The next poem, which purports to be an invocation from Oberon to the Queen of the Fairies, would not, in its musical and poetical character, disgrace an Opera, modelled after the Masque of Milton, or the scenes of Armida.

Our author's intimacy with the middle Latinity of the continental scholars has led him in the next place, to a translation from Stephanus Forcatulus, and we discern in this poetical ad. venture much of the purer manner of Mr. Moore.

Now follows a quizzical string of fourteen lines, in which the drawling and monotonous tone of the modern sonnet is very successfully ridiculed. The author alludes to the literature of Spain and of France, as furnishing a hint for this ingenious sarcasm; but in one of the British miscellanies of classical poetry, we remember to have read what possibly may have produced the seminal idea in the poet's mind. Yet he is nothing like a plagiarist, but a very lucky imitator.

Page 18 introduces us to three sprightly stanzas, precisely of that character, which the French denominate Vers de Societè, a sort of brilliant trifle, such as the Marquis de la Fare might indite, and resembling a lady's watch, at once light and glittering

The next article is another joke at the expense of modern versemen. The author treats all coxcombical lovers without the least mercy; and the severity and sharpness of his sarcasms are sufficiently provoked by the excessive silliness of the stupid stanzas which are the butt of his satire. The whining, drawling, and infantine style of many of the moderns appears to our author an object of the most implacable disgust. At the least glimpse of affectation in literature he seems to shrink with a sort of instinctive abhorrence; and while he thus triumphantly derides the bad taste of pretenders, he asserts, in our opinion, most nobly. and successfully the classical purity of his own.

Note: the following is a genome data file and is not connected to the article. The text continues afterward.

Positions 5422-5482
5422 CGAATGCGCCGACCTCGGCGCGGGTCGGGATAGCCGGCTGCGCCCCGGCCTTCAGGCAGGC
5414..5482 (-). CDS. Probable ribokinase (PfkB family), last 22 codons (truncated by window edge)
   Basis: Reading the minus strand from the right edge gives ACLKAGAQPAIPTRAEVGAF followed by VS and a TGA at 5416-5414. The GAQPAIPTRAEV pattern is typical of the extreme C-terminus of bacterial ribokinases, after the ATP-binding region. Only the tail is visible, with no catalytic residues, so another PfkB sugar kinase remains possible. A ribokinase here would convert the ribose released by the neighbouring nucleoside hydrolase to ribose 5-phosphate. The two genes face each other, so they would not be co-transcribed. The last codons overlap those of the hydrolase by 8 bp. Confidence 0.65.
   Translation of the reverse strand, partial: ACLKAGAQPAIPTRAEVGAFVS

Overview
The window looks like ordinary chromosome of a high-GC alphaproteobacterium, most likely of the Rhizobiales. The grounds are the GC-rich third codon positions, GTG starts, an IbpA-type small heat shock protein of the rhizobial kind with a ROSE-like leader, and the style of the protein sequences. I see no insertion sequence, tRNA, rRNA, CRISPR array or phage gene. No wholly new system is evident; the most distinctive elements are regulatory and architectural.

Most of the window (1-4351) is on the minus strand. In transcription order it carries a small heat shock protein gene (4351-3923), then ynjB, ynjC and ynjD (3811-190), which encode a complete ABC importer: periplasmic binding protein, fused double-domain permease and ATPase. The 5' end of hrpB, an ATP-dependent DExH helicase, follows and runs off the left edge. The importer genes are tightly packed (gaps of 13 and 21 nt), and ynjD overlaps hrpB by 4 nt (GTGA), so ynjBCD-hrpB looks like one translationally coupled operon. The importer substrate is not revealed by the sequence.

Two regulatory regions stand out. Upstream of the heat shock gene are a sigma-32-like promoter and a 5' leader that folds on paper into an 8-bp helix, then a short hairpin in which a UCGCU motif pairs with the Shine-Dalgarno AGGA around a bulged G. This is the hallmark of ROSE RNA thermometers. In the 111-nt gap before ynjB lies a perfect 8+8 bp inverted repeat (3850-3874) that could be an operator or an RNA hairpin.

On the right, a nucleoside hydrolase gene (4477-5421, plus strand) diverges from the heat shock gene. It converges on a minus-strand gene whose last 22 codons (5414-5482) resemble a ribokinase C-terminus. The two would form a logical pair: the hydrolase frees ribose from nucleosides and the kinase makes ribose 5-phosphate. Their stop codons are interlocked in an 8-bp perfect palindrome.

(To be continued.)



Dedicated to Duncax M'Intos, deliverer of more than two thousand

French people during the massacre of St. Domingo. Translated from the French of V. M. Garcsché.*

Preceptress of celestial birth!
Whose lessons oft the sons of earth

Insultingly deride,
Invoked by me, thy suppliant, deign
To animate my timorous strain,

And my distrustful pencil guide.
Dress'd in white robes, divinely bright,
A seraph's form bursts on the sight,

And dissipates the glooms;
At once the inspirer and the theme
With lighted torch from Wisdom's beam,

HUMANITY my way illumes.
Dazzled by Glory's specious gloss
Let Art her busts of bronze emboss

With many a warrior's name,
Who arm'd against the human race
And blazoning his own disgrace

Mistakes the proper path to Fame.

na See Port Folio, vol. I. p. 293.

Charm’d with a different glory quite,
My Muse shall sketch in tints of light,

Heroic worth complete;
Whilst gladly Gallia's sons assist
A never-fading wreath to twist

Of colours bright and fragrance sweet.
On yonder shore where Ocean's waves,
Responsive to the groans of slaves,

Murmur'd for ages past,
Where Afric's sons are slaves no more
What means that horror stiffening roar

Loud sounding in the hurrying blast ?
Now they are free, what drives that crowd
With sword in hand and curses loud,

Among the heaps of dead?
High raging see! yon flames ascend;
Nor longer can that roof defend

The wretches who have thither fled
What less than diabolic hate
Can such foul vengeance instigate

'Gainst every sex and age ?
Will, in this all tremendous hour,
No mortal or immortal pow'r
Stop the mad Ethiop's savage rage

Chaste witness of each giant crime,
That fill'd up every pause of time,

In those tempestuous days.
Daughter of Memory! must thy hand
Unveil the horrors of that land

To consecrate thy Hero's praise ?
There on the blood polluted stage,
Where Carnage with unwearied rage,

Acted through many a scene.
When crowds of victims, doom'd to bleed,
Stoop'd to the blow-with lightning's speed

A single mortal stepp'd between.
Suspended by a flimsy thread,
The sheathless falchion o'er his head

Displays its glcaming edge;